In 2011, we will continue to seek much-needed funding opportunities and, more importantly, continue to design levels, create art, playtest, and in short do the work of making a great game. Once more, let me thank you all for the time and support you have lent this project. Have a great 2011!

Sincerely,
Joshua DeBonis and the Meriwether Team

Conceptualizing History

Tuesday, August 24th, 2010

The typical protocol of the concept artist on games/movies is to bring the original idea of the director(s) and/or producer(s) to life via image and then further tweak said image with the notes of feedback from the production team. Conceptualizing the images of the President’s House is a different beast from start to finish. Instead of an original idea of a world the artist has to portray, we had to use American history. Instead of getting notes from director(s) and producer(s), we got notes from historians who specifically specialize in the Lewis and Clark expedition. The constraint of accurately portraying the interiors of Jefferson’s new abode proved to be both meticulous and very rewarding. Meticulous because there is no definitive imagery of the interior of the President’s House, so a lot of focus and research was put into the details of how those rooms could have looked before we sketched them up. Rewarding because few other visual media, if any, have such a considered and accurate rendition of the President’s House. Let alone for a video game!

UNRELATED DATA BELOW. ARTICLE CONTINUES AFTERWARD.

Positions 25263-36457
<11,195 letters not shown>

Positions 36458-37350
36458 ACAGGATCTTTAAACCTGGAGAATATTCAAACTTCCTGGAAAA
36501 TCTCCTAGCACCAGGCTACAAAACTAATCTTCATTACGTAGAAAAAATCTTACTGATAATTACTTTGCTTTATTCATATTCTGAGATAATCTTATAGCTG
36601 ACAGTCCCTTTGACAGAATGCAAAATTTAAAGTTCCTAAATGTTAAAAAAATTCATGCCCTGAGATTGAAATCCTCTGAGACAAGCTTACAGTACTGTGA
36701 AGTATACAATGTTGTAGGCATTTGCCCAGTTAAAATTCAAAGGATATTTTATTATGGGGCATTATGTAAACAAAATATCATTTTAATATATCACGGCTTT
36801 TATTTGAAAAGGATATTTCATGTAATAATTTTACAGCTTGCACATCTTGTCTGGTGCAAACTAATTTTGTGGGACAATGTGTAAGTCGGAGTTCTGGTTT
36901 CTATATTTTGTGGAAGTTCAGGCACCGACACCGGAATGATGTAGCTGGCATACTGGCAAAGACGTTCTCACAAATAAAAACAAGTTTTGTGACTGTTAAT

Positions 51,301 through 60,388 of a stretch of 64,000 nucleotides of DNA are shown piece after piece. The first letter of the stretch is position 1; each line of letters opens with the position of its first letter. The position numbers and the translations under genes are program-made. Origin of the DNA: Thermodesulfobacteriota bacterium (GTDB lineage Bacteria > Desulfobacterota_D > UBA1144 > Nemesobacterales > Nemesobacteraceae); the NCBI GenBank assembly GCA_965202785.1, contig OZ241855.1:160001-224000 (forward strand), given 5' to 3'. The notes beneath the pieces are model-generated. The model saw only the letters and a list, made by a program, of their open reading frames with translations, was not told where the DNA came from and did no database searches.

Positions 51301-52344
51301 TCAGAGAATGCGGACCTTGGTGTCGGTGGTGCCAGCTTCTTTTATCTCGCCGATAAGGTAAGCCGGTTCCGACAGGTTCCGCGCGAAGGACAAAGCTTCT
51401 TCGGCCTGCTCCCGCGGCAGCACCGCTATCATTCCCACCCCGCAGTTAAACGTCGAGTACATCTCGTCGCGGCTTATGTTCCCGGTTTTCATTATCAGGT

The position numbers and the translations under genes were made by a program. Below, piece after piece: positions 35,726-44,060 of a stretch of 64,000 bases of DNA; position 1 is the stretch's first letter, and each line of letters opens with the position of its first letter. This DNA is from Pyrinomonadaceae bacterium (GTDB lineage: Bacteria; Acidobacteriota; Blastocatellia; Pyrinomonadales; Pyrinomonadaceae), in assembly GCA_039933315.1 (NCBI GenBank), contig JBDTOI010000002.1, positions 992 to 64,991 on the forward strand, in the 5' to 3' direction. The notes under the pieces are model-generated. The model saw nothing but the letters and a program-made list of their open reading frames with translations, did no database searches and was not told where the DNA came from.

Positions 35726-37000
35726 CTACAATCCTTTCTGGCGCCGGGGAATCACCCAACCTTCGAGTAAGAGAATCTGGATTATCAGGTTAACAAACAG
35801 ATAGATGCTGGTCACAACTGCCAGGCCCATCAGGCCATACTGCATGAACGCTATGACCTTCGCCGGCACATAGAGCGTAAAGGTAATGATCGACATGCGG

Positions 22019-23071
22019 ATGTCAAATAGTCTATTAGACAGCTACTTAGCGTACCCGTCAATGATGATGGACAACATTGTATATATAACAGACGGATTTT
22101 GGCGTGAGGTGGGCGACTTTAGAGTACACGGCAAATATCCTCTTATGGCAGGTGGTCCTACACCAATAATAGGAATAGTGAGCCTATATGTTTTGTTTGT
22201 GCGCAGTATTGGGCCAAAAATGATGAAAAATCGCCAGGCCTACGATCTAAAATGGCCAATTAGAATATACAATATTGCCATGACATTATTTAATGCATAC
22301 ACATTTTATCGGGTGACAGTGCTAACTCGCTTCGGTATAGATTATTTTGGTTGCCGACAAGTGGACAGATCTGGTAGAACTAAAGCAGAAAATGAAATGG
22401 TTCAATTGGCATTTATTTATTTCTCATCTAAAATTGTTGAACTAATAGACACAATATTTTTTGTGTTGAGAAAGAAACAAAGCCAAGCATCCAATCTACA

For example, take a look at these three versions of the Public Dining Room.

We went through several iterations on how this room could look and intentionally left the images sparse (no color or shading) since it saved timed and we were aware that changes would more than likely happen. We conjured up the first version (below) using our initial research such as books, maps, the Monticello website, etc. Using these we found out the size of the room and its contents such as dining table (who would of thought?), a dumbwaiter, girandoles, etc.

Version 1 of the Public Dining Room (click on image for full view)

The version 2 image below shows added content using the feedback from Barb Kubik, who is our super awesome historian. She noted that according to her resources, the fireplace was actually on the east wall, there were actually four doors, and more furniture was in the room.

Version 2 of the Public Dining Room (click on image for full view)

Version 3 displays small changes like a dining set on the table, a note to modelers on where the pier table would be, and switching around the dumbwaiter and sidebar based on further research.

Version 3 of the Public Dining Room (click on image for full view)

The following image is the Public Dining room in its final iteration.

The Public Dining Room's final iteration (click on image for full view).

We made this final iteration after showing Barb the version 3 image. She made comments based on her further research that there were actually two small dumbwaiters that would be by the tables and one on the south east door. Also, one of my favorite details, is the square crumb catcher under the dining table. Barb noted that during the time, textile workers would make square crumb catchers because it was more practical as circular carpets wasted too much material. The numbers at the top of the image are the room dimensions for modeling purposes.